February 13, 2024 | Compostable Packaging, Composting, Food Waste

BPI-Certified Products Labeling Requirements

Top: BPI Certification Mark requirements released in January. Graphic courtesy BPI

After three years, BPI, in collaboration with its member organizations, completed its artwork compliance review, which was released in January. All BPI-certified products and their packaging must display the BPI Certification Mark, unless the item is categorically agreed to be (temporarily) exempt, based on space constraints or other factors. The mark can be displayed through various methods — such as printing, embossing, etching, and stickers (must be compostable if it’s on-product labeling) — allowing for innovative solutions. “With wider adoption and proliferation of product formats, a lack of uniform labeling has caused multiple composting programs to rollback acceptance to only food scraps, often because consumers cannot distinguish them from non-compostable items,” explains BPI, adding that its purpose as an association is to provide an industry standard. Categories exempt from BPI’s requirements are typically due to a combination of factors in play. The two most common factors, notes BPI, are lack of space on an item and/or the inability to label due to technical limitations, which can sometimes constitute an exemption; and if an item is a low contamination risk because it is unlikely to be confused with a non-compostable item. Three categories currently have exemptions in place for the requirement to display the BPI Certification Mark on all products: resins (including packaging); components (including packaging); and certain product categories, e.g., coffee filters, napkins/towels, 4-oz. and smaller molded fiber portion cups.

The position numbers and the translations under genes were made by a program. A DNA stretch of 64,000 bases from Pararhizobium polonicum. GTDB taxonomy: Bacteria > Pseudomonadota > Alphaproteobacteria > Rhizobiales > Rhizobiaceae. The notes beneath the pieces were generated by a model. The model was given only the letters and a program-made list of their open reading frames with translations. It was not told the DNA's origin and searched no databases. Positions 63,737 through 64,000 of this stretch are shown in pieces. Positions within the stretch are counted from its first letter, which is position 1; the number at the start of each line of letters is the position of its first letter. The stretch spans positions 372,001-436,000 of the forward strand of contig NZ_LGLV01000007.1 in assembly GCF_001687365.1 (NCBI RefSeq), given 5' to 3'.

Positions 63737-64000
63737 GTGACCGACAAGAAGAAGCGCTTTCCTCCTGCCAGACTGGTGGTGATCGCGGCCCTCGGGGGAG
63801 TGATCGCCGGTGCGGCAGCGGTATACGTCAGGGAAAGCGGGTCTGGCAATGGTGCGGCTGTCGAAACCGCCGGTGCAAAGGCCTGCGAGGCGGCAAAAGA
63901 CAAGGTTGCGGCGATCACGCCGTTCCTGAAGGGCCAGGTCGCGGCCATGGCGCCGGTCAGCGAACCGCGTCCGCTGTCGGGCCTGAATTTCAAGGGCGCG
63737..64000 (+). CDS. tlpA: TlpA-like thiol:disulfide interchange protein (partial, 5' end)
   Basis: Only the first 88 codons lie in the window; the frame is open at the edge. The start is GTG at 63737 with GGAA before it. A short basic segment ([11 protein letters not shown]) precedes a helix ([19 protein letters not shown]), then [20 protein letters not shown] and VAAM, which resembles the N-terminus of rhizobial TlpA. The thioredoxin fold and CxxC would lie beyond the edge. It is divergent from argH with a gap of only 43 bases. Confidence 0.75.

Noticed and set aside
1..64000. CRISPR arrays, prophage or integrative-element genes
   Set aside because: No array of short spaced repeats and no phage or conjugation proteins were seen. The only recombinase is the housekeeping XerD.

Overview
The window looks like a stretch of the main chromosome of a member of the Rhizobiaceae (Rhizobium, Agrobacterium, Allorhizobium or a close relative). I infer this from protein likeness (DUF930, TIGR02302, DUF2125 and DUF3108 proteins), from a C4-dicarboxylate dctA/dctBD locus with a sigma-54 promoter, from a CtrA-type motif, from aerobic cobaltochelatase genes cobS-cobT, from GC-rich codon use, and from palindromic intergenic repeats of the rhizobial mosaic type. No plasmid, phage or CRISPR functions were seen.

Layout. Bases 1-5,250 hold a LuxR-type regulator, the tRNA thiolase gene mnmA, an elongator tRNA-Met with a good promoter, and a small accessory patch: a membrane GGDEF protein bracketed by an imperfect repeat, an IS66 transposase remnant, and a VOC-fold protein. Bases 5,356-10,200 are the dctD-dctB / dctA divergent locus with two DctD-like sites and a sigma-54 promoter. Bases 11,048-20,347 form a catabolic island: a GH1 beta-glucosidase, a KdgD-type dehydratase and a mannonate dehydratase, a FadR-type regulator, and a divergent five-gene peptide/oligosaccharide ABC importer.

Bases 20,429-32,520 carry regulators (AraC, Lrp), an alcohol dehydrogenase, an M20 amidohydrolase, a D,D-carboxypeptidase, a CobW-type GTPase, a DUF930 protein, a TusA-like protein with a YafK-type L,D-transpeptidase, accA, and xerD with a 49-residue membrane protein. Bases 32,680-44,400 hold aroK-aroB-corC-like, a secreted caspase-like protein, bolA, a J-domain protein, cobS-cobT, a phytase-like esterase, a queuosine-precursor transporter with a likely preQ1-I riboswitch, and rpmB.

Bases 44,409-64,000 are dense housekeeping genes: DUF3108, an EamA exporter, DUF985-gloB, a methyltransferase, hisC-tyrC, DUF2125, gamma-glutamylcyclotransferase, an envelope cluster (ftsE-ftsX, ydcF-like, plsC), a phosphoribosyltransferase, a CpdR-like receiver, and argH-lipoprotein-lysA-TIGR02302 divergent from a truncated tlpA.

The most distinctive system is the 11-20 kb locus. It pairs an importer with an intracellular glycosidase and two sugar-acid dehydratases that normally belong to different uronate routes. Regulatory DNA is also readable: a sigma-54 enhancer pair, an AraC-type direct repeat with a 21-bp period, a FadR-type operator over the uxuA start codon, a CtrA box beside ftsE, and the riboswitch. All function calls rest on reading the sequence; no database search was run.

Sign up